#4 Dietary Requirements

by Rachel Green

My brother and his wife were evangelists about their vegetarian diet. They were also the kind of people who invited themselves over for dinner but made no comment when I didn't join them, just cooked, served, and took pleasure in their appetites.

They moaned about the vegetable tart, bubbling with beetroot juice that stained the pastry like blood and the lumps of potato and swede, hand selected from Sainsbury's that swam like icebergs in a red sea. They bitched about the salad, hand-picked from my morning walk with the dogs. Everything fresh. Hawthorn leaves, nettle tips, dandelions, chicory, comfrey flowers and chopped wild garlic root. They moaned about the home-grown peas and tomatoes, the carrot juice drinks, the dessert of figs that would never ripen under Northumbrian clouds.

They stopped moaning shortly after the nettle-root coffee, when the nightshade and monkshood sauce made its presence known in the form of agonising stomach cramps. The chopped fly agaric side dish took their minds off what was happening and the digitalis seed buns, served as an accompaniment to mop up the beetroot sauce, made their hearts pump faster, faster, faster; almost bursting under the strain of pumping a melange of poisons through their systems.

I avoided the soft tissues; the liver, kidneys and stomachs. I wonder if they'd have been pleased to know I was on a vegetarian diet, too. I ate nothing but.

12 comments:

Aerin said...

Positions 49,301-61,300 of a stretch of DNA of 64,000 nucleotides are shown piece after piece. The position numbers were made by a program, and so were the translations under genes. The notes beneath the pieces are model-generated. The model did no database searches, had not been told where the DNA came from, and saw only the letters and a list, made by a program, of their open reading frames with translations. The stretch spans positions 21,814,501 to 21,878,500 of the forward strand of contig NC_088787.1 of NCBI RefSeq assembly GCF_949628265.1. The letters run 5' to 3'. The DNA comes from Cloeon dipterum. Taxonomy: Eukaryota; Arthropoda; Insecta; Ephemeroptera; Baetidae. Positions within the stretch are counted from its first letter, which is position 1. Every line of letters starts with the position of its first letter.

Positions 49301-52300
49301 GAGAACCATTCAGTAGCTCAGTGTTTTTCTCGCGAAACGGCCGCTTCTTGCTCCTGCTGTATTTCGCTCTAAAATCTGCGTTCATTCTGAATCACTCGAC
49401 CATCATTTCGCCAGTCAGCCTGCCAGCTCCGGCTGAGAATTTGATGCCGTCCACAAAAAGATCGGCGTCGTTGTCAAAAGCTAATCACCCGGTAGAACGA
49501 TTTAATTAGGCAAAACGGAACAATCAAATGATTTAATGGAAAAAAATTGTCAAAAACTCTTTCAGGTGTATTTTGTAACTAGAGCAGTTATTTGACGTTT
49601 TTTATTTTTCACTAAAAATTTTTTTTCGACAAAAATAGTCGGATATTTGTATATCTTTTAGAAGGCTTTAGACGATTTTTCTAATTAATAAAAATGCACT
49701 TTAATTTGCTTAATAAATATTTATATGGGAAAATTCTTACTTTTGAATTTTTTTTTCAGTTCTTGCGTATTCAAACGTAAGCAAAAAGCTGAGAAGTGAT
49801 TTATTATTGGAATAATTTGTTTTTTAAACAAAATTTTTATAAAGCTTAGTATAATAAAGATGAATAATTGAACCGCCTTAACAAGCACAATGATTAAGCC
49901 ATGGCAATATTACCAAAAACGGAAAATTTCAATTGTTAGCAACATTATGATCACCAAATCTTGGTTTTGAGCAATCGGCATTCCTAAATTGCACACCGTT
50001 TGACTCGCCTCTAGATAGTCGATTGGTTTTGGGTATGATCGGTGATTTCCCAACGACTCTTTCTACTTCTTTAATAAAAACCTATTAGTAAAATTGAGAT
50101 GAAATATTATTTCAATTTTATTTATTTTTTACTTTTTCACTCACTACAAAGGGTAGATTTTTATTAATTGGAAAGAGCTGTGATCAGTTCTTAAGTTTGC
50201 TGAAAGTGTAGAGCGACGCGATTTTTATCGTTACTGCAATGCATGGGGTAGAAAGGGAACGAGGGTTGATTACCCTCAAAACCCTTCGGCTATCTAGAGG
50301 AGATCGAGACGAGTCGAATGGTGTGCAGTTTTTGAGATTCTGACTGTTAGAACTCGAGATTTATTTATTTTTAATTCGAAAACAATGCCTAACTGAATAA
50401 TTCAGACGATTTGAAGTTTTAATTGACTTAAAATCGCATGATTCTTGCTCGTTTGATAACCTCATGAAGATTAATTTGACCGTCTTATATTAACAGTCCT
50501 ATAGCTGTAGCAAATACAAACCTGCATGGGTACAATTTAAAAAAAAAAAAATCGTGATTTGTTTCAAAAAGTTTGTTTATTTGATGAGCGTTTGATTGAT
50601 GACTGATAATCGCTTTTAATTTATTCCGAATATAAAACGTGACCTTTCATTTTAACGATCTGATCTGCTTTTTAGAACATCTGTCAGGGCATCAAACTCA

OH. MY. GOSH. Intelligent, creepy, visual, with a huge PUNCH. This is brilliance.

Aniket Thakkar said...

I'm hungry, and I'm a vegetarian.

But I think I'll pass, on this meal.

Sandra Cormier said...

Holy Guacamole! I must say they deserved it.

Bruce Roush said...

Very droll. What a good story.

Jade said...

Yikes! Adventurous cuisine. I trust the narrator's digestive tract is made of stronger stuff.

Sam Knight said...

Very nice use of colors and foods at the forefront of the story, distracting from the relationships, allowing them to feel impersonal and callous for the final blow.

Rachel Green said...

Thank you kindly, your comments are appreciated.

Michael Stone said...

Terrific fare.

Gita Smith said...

HIGH marks for the creep factor and the use of monkshood. Great fun.

Stephanie said...

The very best sort of horror: human. Well done.

Sarah Laurenson said...

Love the casual tone, the indifference makes it all the more chilling. Awesome.

Jonathan Riley said...

This is fantastic.